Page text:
She declines to be more specific about her own political ambitions, though. As a suffragan bishop, Lane won’t be eligible to sit in the House of Lords, although legislation is being prepared to remove the barrier to senior women bishops taking up their seats in the future. But there can be no doubt that she is already a political figure – just by accepting the post, Britain’s first woman bishop has made a statement about the Church’s future capacity for change.

Caroline Crampton is web editor of the New Statesman.

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Trade unions must adapt to the gig economy in order to survive

We can’t allow the story of UK trade unionism to just be about managing decline.

While the world around trade unions has rapidly changed, there is an impression trade unions have remained stuck in the past with antagonistic rhetoric, outdated governance structures and an inflexible approach. Yet trade unions remain as vital as ever in an insecure jobs market, and do have the capacity to protect workers and inspire support when they use positivity in place of hostility.

The future of the UK trade union movement has long been a matter for concern. Trade union membership has been stagnating for the last 30 years and structural changes in the UK economy have led to trade union density in the private sector dropping below 14 per cent.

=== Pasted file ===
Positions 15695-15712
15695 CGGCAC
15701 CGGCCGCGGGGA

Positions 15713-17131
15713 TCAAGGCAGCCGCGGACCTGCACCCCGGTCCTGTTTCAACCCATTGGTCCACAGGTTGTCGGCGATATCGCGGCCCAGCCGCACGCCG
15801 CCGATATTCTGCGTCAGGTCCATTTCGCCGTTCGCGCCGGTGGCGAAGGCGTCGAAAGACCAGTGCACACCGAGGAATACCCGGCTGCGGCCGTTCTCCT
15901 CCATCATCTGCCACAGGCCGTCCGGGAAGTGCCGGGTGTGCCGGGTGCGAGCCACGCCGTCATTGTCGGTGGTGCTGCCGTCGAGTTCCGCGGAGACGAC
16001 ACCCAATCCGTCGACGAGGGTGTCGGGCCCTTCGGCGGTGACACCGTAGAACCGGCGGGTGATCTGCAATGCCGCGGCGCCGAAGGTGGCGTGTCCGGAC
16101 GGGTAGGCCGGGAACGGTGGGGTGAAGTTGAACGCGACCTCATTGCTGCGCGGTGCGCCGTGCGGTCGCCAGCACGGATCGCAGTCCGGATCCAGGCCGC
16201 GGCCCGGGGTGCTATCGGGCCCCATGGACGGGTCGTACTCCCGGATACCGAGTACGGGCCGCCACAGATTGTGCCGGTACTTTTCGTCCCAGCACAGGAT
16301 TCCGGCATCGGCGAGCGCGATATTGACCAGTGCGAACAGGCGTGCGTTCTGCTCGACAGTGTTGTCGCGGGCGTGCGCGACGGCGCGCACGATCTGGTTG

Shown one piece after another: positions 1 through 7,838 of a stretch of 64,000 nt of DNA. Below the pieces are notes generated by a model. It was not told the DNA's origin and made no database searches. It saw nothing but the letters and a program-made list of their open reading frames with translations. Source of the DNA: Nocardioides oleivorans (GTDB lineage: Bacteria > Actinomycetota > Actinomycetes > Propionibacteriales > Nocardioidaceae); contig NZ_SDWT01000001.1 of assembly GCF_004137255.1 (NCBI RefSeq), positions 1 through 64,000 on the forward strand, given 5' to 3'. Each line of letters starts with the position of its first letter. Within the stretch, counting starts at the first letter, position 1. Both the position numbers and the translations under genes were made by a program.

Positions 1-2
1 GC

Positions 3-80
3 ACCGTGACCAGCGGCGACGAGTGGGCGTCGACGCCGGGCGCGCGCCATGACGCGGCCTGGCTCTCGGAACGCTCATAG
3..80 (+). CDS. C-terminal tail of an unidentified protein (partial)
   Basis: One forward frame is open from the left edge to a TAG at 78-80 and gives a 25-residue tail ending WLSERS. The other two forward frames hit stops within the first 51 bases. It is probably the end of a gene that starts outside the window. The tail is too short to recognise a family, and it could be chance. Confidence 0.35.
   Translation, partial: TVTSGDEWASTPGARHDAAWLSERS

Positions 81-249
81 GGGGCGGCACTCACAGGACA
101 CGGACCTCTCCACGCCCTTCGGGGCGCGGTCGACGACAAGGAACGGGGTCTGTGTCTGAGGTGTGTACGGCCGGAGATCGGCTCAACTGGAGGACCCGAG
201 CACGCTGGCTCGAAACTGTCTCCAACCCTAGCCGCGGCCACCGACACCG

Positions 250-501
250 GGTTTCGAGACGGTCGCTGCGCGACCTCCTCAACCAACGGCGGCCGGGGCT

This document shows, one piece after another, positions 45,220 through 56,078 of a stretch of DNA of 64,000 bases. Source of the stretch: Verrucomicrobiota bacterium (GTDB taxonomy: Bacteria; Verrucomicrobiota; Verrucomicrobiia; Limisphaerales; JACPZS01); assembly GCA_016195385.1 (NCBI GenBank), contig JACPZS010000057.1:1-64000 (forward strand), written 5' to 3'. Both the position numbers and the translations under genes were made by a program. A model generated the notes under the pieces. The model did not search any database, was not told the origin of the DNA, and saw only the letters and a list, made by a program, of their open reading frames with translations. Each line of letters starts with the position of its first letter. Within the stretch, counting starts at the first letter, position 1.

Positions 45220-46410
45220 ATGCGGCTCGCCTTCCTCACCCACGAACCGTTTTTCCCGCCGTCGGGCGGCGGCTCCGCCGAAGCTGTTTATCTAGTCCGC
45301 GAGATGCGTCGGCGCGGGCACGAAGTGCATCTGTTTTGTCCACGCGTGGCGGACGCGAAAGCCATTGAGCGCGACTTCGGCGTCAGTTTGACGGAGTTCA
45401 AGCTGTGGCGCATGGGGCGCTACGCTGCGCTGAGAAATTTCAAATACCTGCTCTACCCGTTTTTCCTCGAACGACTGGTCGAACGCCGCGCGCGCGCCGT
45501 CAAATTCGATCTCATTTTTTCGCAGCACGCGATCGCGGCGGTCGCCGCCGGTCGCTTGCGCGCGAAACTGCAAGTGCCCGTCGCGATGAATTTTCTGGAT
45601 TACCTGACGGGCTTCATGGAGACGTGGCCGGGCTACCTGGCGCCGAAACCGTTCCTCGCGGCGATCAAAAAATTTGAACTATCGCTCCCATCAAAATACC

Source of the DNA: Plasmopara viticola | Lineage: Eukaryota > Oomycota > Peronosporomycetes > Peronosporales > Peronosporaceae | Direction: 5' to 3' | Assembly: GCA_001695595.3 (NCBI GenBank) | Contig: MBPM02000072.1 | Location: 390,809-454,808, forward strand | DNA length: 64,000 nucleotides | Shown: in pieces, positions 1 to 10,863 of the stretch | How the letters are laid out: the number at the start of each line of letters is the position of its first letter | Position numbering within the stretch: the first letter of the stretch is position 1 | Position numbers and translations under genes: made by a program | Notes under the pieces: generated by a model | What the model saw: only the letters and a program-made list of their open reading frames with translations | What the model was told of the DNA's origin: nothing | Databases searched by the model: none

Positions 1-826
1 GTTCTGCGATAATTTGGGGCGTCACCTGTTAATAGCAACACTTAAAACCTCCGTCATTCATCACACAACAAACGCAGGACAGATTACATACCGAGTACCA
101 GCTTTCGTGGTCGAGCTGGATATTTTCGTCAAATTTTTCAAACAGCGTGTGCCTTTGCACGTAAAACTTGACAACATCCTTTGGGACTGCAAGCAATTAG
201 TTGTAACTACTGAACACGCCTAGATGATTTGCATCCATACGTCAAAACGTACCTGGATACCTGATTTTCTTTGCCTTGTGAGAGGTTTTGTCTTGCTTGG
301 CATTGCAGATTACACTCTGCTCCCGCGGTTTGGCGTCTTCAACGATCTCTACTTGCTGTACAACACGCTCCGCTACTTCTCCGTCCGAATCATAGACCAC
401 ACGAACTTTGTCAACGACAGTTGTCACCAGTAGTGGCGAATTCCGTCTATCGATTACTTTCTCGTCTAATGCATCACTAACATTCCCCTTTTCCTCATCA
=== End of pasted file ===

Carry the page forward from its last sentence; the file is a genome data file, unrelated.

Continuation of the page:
The most worrying aspect of this decline is that – despite work being increasingly less secure, growing wage inequality, and workers’ rights being slowly rolled back since 2010 – trade unions, or more precisely trade union membership, appears not to be a relevant choice for millions of workers.

Polling suggests that too many people who would be interested in being a member of an organisation that offered independent advice and protection at work are put off by the tone of voice and confrontational language they hear from union leaders, usually only during an industrial dispute or power struggle within the Labour party. If unions used to be angry, now they’re furious, and it is not helping.

Trade unions face serious challenges, but if we adapt, we can survive. The rise of self-employment, freelancing and the "gig economy" means more and more people are in need of the services and support that unions offer. But our benefits and services must be responsive to the needs of workers today and be flexible enough for change when it comes.